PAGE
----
Indian defence minister admits complications in Rafale talks
( Janes Defence Industry, Author: Rahul Bedi 01/02/2015 Subscription)
India's long-delayed procurement of 126 Dassault Rafale fighter aircraft has once again run into "complications", defence minister Manohar Parrikar admitted on 30 December.
Parrikar did not specify these difficulties at a press conference in New Delhi, but tellingly stated that additional licence-built Sukhoi Su-30MKI multirole fighters would be "adequate" for the Indian Air Force (IAF) in the event of the Rafale deal being scrapped.
"The Su-30MKI is an adequate aircraft for meeting the air force's needs," Parrikar said, adding that at INR3.58 billion (USD59.66 million) each, the unit cost of the Su-30MKIs being licence-built by Hindustan Aeronautics Limited (HAL) was less than half that of a Rafale.
The IAF aims to have 272 Su-30MKIs in service by 2020, but this number could increase "significantly" to compensate for the IAF's rapidly declining fighter squadrons, senior officers said.
Parrikar revealed that the French government was sending an "empowered" official to Delhi to expedite negotiations for the Rafale in the New Year, but did not provide details.
The impending visit would follow that in November 2014 by French defence minister Jean-Yves Le Drian, who had looked to resolve the three-year impasse on the Rafale purchase.
Senior defence officials told IHS Jane's that Parrikar's statement on the Rafale contract could well be a "tactical move" to pressure Dassault into resolving contentious issues bedeviling the deal.
These include an increase in its overall cost - estimated to have almost doubled to about USD20 billion - and Dassault's hesitancy in assuming final responsibility for HAL's licence-built Rafales.
According to the 2007 tender for 126 medium multirole combat aircraft (MMRCA), 18 aircraft would be acquired in fly-away condition and the remaining 108 would be built by HAL.
India's Ministry of Defence (MoD) insists Dassault assumes liability for HAL's Rafale delivery schedules, quality assurance and liquidated damages, conditions that the French aircraft manufacturer is resisting.
Dassault is reportedly of the view that, without any executive or supervisory authority over HAL, it would be unable to vindicate these stipulations.
Although both sides had recently reached a 'compromise' on this issue, with Dassault agreeing to closely oversee the Rafale's licensed production, the MoD is believed to be demanding a more formalised involvement, sources said.
The escalating cost of the tender from the original USD9-10 billion also poses a "serious" hurdle in maintaining talks over the contract, officials said.
Meanwhile, Parrikar declared that a revised Defence Procurement Procedure (DPP) would be announced by February to provide clearer guidelines on blacklisting overseas defence companies for wrongdoing.
Proscribing foreign defence vendors, a measure that was followed by the previous Congress Party-led federal coalition, merely hampered India's military modernisation, he said.
Parrikar reiterated the government's intent of permitting overseas materiel vendors to appoint "representatives or technical consultants" in India.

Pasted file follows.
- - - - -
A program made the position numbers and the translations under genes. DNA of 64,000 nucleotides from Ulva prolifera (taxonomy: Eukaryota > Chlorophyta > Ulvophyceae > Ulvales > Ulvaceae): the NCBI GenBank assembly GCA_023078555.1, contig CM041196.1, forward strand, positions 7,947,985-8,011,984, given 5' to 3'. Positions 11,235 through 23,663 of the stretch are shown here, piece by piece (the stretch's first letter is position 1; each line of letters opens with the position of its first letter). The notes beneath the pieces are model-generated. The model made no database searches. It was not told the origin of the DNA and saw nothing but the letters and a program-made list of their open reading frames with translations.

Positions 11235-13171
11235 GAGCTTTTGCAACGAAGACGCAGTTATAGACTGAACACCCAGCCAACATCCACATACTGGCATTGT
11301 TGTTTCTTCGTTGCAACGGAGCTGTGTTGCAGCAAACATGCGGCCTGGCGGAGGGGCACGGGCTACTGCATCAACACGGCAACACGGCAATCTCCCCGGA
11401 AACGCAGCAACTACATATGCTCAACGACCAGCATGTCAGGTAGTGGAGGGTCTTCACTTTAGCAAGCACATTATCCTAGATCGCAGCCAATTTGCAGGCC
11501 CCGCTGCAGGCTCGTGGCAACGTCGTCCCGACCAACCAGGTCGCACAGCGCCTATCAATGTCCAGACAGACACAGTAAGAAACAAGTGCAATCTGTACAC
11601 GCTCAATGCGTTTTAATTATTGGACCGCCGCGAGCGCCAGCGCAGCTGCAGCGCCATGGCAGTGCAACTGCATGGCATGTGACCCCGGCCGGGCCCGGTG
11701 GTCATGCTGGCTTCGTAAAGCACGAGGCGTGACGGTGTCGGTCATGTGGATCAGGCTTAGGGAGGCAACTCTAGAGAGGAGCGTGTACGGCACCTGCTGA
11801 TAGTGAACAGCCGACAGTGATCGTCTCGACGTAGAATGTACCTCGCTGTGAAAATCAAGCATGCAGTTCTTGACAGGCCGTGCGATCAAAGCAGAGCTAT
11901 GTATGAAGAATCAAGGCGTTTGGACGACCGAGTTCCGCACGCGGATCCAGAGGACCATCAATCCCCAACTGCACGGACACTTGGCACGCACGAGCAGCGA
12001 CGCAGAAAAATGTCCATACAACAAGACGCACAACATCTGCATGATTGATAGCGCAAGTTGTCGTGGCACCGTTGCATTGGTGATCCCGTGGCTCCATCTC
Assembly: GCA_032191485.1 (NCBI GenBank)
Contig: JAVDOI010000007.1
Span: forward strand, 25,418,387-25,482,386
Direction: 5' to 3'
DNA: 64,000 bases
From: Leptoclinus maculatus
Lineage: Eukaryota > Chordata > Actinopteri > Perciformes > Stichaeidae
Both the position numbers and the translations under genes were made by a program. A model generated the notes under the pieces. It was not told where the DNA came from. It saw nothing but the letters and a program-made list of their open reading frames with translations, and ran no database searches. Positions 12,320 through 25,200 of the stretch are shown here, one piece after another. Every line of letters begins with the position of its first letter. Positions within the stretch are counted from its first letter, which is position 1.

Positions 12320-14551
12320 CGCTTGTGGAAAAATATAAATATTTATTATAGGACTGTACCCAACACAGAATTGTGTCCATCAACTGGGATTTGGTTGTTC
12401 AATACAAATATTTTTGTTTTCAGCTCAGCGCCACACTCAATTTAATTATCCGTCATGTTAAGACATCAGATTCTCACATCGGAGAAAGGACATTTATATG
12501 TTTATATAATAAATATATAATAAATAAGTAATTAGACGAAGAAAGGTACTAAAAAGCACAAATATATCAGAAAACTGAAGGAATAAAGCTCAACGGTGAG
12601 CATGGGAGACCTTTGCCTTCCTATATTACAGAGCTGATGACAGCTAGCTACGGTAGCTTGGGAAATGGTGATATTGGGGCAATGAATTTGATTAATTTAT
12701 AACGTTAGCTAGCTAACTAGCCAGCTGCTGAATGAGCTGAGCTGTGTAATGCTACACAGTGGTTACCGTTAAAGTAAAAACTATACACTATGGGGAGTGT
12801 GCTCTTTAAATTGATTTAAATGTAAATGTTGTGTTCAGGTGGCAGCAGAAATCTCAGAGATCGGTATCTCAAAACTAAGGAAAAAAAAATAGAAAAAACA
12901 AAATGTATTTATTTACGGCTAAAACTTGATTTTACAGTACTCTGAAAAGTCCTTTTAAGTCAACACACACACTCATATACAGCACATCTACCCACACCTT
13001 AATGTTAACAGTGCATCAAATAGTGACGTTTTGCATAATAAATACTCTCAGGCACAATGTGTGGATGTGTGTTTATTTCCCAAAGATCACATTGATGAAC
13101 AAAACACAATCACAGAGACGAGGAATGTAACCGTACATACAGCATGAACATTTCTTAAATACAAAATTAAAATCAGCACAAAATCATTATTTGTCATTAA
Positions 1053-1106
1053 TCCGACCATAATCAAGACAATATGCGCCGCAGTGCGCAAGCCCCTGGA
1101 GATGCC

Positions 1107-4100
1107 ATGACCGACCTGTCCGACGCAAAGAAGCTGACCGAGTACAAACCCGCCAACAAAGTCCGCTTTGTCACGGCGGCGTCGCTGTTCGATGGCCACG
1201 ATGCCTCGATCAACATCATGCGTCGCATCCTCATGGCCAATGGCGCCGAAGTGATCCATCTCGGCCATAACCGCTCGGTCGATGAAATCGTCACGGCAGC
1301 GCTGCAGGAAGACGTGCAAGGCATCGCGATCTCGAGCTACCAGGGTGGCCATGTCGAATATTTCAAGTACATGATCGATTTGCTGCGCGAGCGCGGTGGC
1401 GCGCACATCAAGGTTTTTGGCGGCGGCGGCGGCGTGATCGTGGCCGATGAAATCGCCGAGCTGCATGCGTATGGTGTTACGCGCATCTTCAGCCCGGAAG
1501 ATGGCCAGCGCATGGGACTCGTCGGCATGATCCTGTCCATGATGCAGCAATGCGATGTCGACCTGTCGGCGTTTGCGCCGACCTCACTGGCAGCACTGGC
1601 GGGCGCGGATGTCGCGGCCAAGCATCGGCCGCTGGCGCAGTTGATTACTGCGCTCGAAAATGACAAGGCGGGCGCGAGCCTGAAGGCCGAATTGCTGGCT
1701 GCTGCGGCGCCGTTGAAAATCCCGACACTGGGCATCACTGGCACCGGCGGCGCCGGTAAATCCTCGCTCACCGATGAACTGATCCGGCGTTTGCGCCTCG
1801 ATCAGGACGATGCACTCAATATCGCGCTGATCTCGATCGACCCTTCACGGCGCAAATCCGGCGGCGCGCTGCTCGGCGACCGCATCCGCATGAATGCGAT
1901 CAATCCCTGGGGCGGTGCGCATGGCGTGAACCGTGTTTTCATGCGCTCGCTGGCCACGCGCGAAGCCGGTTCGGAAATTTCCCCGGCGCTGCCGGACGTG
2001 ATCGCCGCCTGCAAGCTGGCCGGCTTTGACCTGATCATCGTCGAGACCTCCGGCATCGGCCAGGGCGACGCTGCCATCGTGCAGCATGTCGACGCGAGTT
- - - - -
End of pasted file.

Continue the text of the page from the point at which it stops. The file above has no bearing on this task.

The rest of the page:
Once implemented, this would reverse the ban imposed on defence agents or advisors following the corruption scandal involving the purchase of 410 Bofors FH-77B 155mm/39-calibre howitzers in the late 1980s.
Parrikar also announced that the quasi-military Border Roads Organisation (BRO), responsible for building strategic roads, mostly in remote Himalayan regions bordering Tibet, would henceforth be under the MoD's financial and executive control.
Presently, the federal Surface Transport Ministry provides the BRO's budget, but its tasks are determined exclusively by the MoD.
This anomaly had led to extended delays in building 73 military roads totalling 3,500 km, which had been scheduled for completion by 2012. Of this, only 500 km of road has been laid so far and the deadline for its completion has now been extended to 2016.
On the cost argument: Cost is a function of the life cycle usage anyhow. An F-16 is considerably cheaper than an F-15E, but the price to purchase speaks very little of the overall cost. Even if the F-15E was half the price of the F-16 to procure, the F-16 would still be a cheaper bet due to its operating cost which in dollar amounts is nearly half at around 15-16K per flying hour (modern F-16, with EFT's, pods, and high weapon carriage). Thats a difference of 210 million over 8000 hours of usage (Between a heavy F-15E and the single engined F-16) Remember that when you have the Su-30MKI and Dassault Rafale being made in India, your cost to operate_Component outside of the fuel bill would be in INR which means a considerably lower cost to operate for both systems given your salaries, spares, depot runs are all procured and paid for in INR (tech salaries etc). Another point to keep in mind is that the Rafale is good for 33% more compared to a 6000 hr MKI so you would need around 170 MKI's from a fleet point of view.
@ 120 million (based on the Janes report above) the cost of the jets is roughly 14 or so Billion with at least 6 billion going to TOT (if the 20 billion price tag is to be believed)